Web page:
Tuesday, January 24, 2006

Generational Shift?

This evening at The Asia Society, a panel discussion co-hosted by Stanford about the changing conditions and outlook in East Asian countries revealed a perceptible shift in perspective between two generations of experts in America.

The panel of highly sophisticated and eminent scholars, including a former senior diplomat, was moderated by
Coit Blacker and explored the relationships between economic development and polity, as well as the emergence of new styles of nationalism across North and South East Asia. The two younger members of the panel appeared to take the position that they serve as expert facilitators, advisors and observers. Their elders, variously, still brought to the discussion an assumption that the role of the US remains a supervisory one, requiring an ROI, as it were, in terms of support for US foreign policy, or a belief that emerging democracies remain in substantial need of American guidance.

Michael Armacost praised the speed and efficiency with which the Japanese National Diet had passed laws to facilitate non-combat support for the war on terror. He measured the success of America’s decision to support Japan’s Imperial house in the aftermath of WW II in terms of Japan’s ongoing diplomatic collaboration afterwards, and in that vein also expressed a little impatience with Yoichiro Koizumi’s present insistence on visiting the Yasukuni Shrine. In a nearly contemporaneous though substantively different style, Donald Emmerson noted that the emergence of democracy in Indonesia did not guarantee the rule of law, but rather it often opened the door to corrupt practices.

Harry Harding, on the other hand, spoke about the uneven effects of industrial and commercial development in China, both with respect to environmental issues and political questions of equality of access and agency. Yet he also noted the emergence in China of professional classes as intermediaries, including litigators who are nowadays ready and willing to work pro bono to take on the Chinese Government on development-related issues. He also spoke of his obviously well-measured perception that there is a need and preference among Chinese citizens for a continuing American presence. Gi Wook Shin pointed out that the average Korean is much better informed about foreign affairs than most Americans, and that this deficit needs to be addressed. He described the new generation of South Koreans’ belief that their blood ties to North Koreans supersede the hostilities which were concluded over fifty years ago. This put me in mind of what is happening now between India and Pakistan, regardless of who takes credit for the move to reconciliation. Boundaries drawn by Western powers will inevitably be challenged or rendered redundant or otherwise amended over time– I am always amazed that there is no ongoing hullabaloo about the fact that the Durand Line expired ten years ago...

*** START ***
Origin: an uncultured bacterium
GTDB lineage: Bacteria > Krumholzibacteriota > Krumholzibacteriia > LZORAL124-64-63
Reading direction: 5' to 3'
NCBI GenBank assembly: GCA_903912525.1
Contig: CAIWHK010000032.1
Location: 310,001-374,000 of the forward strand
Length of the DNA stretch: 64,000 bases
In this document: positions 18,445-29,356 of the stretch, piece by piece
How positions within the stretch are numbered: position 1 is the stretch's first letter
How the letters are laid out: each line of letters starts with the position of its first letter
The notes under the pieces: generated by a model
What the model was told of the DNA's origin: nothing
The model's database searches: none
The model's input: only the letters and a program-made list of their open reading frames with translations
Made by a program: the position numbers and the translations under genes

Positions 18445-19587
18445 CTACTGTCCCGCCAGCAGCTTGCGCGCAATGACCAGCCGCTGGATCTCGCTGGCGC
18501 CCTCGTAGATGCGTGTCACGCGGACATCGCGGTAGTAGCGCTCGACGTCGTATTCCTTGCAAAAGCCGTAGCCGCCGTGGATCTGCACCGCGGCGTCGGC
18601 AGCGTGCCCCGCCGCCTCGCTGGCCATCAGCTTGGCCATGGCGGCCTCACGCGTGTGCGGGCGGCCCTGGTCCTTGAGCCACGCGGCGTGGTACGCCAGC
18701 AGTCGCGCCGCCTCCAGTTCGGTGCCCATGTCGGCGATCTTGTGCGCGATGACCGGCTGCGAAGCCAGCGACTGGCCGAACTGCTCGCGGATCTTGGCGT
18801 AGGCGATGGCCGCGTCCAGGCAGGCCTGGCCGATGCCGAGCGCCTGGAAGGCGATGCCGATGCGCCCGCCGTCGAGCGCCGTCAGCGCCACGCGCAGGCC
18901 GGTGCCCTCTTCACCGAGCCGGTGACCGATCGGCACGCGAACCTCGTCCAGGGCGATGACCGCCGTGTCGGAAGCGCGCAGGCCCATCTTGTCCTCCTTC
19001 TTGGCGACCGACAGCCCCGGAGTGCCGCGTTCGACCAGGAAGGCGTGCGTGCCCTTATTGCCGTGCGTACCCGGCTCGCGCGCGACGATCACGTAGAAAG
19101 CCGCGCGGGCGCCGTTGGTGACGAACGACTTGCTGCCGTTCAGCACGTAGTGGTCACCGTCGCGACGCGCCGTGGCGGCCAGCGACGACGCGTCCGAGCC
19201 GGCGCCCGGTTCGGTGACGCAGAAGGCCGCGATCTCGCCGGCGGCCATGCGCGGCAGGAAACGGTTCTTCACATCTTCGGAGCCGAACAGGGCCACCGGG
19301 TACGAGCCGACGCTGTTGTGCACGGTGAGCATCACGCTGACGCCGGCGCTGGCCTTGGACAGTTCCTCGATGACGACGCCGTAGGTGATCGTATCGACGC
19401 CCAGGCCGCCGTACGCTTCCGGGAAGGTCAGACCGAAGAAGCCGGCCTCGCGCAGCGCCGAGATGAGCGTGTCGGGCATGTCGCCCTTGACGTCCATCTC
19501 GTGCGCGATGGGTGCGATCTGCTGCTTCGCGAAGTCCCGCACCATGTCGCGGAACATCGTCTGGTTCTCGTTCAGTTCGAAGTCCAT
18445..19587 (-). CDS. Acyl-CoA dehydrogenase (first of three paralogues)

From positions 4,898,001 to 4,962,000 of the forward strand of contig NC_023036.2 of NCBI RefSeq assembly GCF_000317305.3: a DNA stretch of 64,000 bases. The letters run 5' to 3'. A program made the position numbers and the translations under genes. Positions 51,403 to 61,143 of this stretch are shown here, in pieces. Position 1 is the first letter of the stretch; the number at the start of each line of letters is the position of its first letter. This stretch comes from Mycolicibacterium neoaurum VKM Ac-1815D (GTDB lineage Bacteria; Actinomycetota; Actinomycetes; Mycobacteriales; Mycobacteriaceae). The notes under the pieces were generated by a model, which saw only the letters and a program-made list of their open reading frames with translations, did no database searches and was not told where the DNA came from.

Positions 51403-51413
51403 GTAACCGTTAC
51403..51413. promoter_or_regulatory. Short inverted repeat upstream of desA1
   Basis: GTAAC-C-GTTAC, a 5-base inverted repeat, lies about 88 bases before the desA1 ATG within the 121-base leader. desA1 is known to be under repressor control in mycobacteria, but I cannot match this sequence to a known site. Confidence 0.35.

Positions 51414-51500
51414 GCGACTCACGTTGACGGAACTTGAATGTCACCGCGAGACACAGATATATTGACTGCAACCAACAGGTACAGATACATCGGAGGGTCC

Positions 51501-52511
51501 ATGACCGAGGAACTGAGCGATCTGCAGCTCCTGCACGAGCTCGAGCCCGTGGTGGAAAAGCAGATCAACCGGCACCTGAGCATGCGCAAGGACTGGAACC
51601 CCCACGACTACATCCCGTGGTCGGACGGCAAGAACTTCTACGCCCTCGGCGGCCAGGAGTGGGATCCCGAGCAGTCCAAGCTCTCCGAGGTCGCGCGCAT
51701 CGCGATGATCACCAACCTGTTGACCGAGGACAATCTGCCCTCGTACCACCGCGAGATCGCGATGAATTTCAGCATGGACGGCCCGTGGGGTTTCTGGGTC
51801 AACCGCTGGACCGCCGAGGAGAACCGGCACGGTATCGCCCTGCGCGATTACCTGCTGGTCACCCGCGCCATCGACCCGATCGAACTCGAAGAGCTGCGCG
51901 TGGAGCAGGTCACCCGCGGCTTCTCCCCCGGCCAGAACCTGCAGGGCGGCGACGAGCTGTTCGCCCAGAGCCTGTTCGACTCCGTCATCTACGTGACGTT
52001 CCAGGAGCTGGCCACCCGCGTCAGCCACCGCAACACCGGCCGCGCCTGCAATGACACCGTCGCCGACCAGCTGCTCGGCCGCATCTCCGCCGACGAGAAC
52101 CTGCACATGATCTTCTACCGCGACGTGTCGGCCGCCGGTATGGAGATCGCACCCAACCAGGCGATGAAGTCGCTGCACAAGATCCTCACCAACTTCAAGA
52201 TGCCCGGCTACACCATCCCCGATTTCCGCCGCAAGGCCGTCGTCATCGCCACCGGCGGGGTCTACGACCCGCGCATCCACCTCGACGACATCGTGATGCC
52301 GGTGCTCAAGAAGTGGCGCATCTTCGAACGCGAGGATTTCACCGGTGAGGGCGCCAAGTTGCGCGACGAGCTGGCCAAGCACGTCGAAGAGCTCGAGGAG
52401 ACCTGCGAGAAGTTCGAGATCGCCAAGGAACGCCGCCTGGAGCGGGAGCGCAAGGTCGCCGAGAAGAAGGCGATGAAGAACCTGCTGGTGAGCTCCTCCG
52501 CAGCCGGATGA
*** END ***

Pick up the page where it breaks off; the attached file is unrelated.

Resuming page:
Agreeably, every one of these expert observers noted that nationalism is not always linked to martial initiatives or to a search for strategic advantage in regional affairs, but can function effectively as a spur to economic growth and political development.

serendipitously, this event put another discussion I went to last week into perspective. Tom Webber, whose book, 'Flying Over 96th Street', is out now, addressed Spence parents at a meeting of the PA subgroup called TAPESTRY, about his experiences growing up between East Harlem and Collegiate, and summering in Maine. As a bona fide resident of East Harlem from the late 'Fifties onward, he understood many subtleties about the lives of his contemporaries in the 'hood, and about their families too, which eluded his parents -- learned and hard-working as they were. At first, he made contact with boys his own age at the basketball courts, but eventually relinquished basketball for academic work, so as to follow his forbears to Harvard, the better to return to East Harlem, where he still lives. He was a trifle shy about sharing his argot, and seemed pleased when we all burst out laughing.

It seems that in order for Tom of El Barrio to return to his neighborhood, in those days the best alternative for him was to assume an instructive and ameliorative role in the community. This he did as the founder and Executive Director of The Edwin Gould Academy at 104th and Lex, a coed boarding school for teens in the foster care and juvenile justice systems -- until institutional foster care was supplanted by family therapy programs.

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